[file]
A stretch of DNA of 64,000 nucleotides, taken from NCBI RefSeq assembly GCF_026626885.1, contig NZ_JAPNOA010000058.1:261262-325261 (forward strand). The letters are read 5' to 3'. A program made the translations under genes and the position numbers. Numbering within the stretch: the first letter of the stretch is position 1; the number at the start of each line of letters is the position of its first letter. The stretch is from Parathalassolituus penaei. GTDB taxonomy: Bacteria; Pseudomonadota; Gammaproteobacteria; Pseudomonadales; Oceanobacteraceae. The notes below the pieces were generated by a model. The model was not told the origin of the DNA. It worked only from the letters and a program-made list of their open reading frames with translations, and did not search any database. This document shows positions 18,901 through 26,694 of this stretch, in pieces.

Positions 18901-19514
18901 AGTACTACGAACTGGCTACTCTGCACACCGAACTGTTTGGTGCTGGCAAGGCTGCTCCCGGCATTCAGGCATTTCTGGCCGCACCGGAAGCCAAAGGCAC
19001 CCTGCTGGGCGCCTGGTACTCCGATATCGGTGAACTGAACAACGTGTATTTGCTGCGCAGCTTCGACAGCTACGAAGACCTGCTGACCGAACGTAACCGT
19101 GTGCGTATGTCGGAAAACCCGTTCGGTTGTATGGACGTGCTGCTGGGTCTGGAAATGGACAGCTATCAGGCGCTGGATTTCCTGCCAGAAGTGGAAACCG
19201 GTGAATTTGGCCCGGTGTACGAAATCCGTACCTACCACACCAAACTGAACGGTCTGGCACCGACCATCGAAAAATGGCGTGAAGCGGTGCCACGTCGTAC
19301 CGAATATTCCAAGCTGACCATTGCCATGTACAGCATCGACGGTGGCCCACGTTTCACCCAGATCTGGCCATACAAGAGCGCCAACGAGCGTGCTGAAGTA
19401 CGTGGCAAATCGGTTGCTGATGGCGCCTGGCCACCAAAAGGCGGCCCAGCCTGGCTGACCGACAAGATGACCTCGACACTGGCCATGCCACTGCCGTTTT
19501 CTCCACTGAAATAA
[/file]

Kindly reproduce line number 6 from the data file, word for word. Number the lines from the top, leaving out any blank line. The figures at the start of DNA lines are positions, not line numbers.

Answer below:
19201 GTGAATTTGGCCCGGTGTACGAAATCCGTACCTACCACACCAAACTGAACGGTCTGGCACCGACCATCGAAAAATGGCGTGAAGCGGTGCCACGTCGTAC